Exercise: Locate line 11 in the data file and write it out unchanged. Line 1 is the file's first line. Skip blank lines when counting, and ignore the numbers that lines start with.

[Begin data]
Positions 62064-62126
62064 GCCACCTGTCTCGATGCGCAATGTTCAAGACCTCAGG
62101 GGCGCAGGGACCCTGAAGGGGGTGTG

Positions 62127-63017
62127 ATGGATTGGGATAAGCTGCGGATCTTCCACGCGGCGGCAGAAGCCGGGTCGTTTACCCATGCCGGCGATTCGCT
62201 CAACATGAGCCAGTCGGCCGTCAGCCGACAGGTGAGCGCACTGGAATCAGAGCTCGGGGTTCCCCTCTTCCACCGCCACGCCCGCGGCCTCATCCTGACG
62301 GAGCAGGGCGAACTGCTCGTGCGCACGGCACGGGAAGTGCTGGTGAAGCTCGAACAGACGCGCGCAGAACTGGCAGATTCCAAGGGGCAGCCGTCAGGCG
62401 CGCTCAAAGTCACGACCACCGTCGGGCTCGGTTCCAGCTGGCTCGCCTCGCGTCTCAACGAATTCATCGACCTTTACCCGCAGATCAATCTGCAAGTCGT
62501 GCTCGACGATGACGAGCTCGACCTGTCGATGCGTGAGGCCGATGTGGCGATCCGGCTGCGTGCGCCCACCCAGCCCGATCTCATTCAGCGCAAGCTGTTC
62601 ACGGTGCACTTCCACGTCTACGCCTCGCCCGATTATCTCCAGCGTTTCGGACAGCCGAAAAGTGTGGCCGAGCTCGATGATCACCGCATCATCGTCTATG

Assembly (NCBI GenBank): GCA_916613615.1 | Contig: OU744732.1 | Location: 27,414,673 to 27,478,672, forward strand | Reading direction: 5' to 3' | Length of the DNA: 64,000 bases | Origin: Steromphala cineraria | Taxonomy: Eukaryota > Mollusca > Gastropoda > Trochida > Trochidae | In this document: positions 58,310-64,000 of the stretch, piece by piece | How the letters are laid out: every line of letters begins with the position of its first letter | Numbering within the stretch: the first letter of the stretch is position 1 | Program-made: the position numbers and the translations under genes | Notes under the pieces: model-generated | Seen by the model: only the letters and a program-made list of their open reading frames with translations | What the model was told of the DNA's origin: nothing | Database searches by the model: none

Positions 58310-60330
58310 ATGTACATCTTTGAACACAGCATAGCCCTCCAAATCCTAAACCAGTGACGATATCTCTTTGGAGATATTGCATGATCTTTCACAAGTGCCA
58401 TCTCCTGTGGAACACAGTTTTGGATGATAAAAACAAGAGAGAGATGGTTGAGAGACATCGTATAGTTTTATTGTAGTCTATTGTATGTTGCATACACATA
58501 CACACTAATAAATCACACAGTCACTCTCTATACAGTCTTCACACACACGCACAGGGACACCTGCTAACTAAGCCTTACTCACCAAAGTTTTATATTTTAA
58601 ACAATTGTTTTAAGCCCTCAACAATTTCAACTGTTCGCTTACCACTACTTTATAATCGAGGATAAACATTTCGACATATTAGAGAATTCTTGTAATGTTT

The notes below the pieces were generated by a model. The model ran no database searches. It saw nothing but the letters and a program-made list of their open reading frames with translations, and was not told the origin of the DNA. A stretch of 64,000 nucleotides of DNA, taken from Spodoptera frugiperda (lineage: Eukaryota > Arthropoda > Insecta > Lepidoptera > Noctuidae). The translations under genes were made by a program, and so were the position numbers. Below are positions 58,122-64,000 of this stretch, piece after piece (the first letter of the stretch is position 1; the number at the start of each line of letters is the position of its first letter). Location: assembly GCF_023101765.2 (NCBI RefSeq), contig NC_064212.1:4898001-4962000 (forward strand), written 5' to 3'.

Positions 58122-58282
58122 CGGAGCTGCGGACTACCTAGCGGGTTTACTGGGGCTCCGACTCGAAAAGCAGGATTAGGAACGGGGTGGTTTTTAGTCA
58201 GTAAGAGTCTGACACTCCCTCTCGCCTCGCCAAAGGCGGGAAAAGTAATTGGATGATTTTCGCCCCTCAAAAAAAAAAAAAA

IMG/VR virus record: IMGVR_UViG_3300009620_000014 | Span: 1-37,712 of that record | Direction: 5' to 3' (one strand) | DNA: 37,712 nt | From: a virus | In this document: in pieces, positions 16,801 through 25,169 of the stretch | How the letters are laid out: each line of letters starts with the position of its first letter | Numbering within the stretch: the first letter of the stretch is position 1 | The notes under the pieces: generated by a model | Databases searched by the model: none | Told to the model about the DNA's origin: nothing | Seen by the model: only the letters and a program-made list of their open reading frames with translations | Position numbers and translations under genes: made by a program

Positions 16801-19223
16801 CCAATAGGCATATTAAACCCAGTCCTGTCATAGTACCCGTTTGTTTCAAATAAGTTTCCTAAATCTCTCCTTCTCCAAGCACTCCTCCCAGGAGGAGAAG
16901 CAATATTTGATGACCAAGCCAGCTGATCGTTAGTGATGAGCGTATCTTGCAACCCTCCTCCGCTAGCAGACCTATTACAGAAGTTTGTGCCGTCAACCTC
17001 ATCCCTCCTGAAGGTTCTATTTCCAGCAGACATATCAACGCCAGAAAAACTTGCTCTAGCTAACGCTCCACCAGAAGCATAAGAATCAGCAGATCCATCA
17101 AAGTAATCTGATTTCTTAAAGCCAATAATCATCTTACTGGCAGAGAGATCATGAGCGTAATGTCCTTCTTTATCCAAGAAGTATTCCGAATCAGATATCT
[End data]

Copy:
Assembly (NCBI GenBank): GCA_916613615.1 | Contig: OU744732.1 | Location: 27,414,673 to 27,478,672, forward strand | Reading direction: 5' to 3' | Length of the DNA: 64,000 bases | Origin: Steromphala cineraria | Taxonomy: Eukaryota > Mollusca > Gastropoda > Trochida > Trochidae | In this document: positions 58,310-64,000 of the stretch, piece by piece | How the letters are laid out: every line of letters begins with the position of its first letter | Numbering within the stretch: the first letter of the stretch is position 1 | Program-made: the position numbers and the translations under genes | Notes under the pieces: model-generated | Seen by the model: only the letters and a program-made list of their open reading frames with translations | What the model was told of the DNA's origin: nothing | Database searches by the model: none